Monday. Another thoroughly typical dinner at Cardies all the usual odd people they always collect, the only other woman was a Mrs Hanbury, rather dull I thought however I won £6 at Sandown. No news today. Nash lunched, rather dry, I didnt go out at all but sat at home absorbed as usual in my painting! I’ve finished one small piece and ordered the bed to be made, I’m sorry to say it will cost £45, but I’m sure you’ll think it lovely. I dined at Wimborne Ho, Diana, Ivor, Lady Drogheda, McKenna, the Baroness, Bardac, me, Claud Lowther, Pamela, Sir George Prescott. Not at all bad, I’ve come round to Ivor so much, he is having a great success with Diana, I fell rather in love with the Baroness, but she’s a very odd forbidding woman, I dont know if she dislikes me or not. The hospital has been rather fun as the sister is ill so I am in charge of a ward which gives one just a semblance of enough work.

Tuesday. I had a cruel visitation today. Norah & Nancy Linsay† who had been having tea at the House & were dining with Bluey, not wanting to go home came and encamped themselves on me from 6 to 7.30. Just the time I feel least gregarious too. I thought they would never go. We had quite an amusing dinner here in the evening, Cowans, me, Rawle, Duff, Cardie, Victoria, Sir J. Grant {1}, Mrs Astor. Cowans asked tenderly after you, I thought I gathered from his tone even greater hostility than usual to Ll G. His speech as you can well imagine is endlessly discussed. Tho’ it seems tactless and unnecessary yet I cant see that it is a very great insult to his predecessors, and a lot is fairly good sense, but I’m told the old gang are seething over it and hope for a Haig-Robertson alliance against him. Willie Tyrrell & Bluey lunched today (Tuesday) Willie who is a strong Ll Gite thought it very foolish but both agreed that whatever happened it did not mean the return of the old Bird! I’ve not seen Hankey or Eric since you left I want to but they are both inaccessible.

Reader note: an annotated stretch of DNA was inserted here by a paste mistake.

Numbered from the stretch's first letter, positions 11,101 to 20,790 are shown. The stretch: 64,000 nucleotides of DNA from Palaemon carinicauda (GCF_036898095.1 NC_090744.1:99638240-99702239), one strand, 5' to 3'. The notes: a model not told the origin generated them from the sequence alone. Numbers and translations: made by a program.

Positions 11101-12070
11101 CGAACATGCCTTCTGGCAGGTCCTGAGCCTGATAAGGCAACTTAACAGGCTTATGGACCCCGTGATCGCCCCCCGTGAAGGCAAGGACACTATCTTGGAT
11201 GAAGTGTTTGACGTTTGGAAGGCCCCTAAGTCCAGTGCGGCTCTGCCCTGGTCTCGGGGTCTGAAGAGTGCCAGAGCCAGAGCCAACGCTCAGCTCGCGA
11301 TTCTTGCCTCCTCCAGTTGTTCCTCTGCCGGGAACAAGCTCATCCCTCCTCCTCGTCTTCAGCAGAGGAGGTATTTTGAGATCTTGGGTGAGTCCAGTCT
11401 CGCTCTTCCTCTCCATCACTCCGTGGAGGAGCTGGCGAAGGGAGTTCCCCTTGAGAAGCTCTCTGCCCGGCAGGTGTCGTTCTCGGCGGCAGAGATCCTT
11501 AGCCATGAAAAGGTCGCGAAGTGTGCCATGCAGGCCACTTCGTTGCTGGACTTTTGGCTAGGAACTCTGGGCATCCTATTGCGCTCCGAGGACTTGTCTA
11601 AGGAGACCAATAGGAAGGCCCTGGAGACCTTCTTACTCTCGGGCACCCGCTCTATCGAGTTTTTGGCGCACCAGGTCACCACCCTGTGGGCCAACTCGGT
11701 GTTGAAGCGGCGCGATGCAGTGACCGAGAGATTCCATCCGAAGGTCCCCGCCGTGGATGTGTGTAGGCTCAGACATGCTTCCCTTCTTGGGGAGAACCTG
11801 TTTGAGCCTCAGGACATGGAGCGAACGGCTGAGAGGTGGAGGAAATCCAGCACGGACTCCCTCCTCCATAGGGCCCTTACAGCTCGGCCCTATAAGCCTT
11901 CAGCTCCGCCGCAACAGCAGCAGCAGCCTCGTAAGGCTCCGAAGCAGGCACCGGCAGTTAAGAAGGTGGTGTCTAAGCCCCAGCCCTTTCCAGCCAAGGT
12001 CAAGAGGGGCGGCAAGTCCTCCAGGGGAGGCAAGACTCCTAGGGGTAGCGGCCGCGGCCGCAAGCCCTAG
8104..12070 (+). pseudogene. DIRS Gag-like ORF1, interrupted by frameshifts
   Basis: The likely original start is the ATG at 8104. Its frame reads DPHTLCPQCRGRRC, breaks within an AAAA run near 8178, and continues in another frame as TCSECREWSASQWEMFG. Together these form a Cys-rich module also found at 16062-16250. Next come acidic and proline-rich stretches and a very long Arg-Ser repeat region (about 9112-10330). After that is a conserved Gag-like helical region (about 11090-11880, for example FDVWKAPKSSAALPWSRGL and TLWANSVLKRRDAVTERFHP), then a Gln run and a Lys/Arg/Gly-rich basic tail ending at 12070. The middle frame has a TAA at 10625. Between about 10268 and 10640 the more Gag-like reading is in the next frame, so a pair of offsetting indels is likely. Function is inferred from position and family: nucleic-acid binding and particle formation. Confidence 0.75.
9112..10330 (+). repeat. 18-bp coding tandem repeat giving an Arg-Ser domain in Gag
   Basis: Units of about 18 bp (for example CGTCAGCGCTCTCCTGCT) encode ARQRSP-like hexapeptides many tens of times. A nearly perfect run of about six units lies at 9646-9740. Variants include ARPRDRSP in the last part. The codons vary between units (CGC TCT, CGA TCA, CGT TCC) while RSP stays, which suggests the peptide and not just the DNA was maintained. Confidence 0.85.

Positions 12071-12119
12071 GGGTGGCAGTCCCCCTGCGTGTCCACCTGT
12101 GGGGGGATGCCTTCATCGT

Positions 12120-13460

Edward has been recalled to France and leaves tomorrow so we have a farewell party tonight at Berkeley St. Me, Diana, K. Cicely, Francis, Rosemary L Gower, Duff, George Lambton, Edward, Hugo. I’ll write more tonight.

A very sucessful† party, the dinner as I told you & a small drum after, Eddie Marsh, Lady Leslie, McEvoy Victoria Bluey. I’m sorry to say its now 2.30 & I’m only just home. George got gloriously huffy, the good old fashioned kind, not able to pronounce any words and yet eccessively† garrulous. We played a little bridge with no result. Rosemary was very sweet looking delicious, but I’m sorry to say she denies that there is much chance of her becoming our future Queen. I’d rather hoped for it.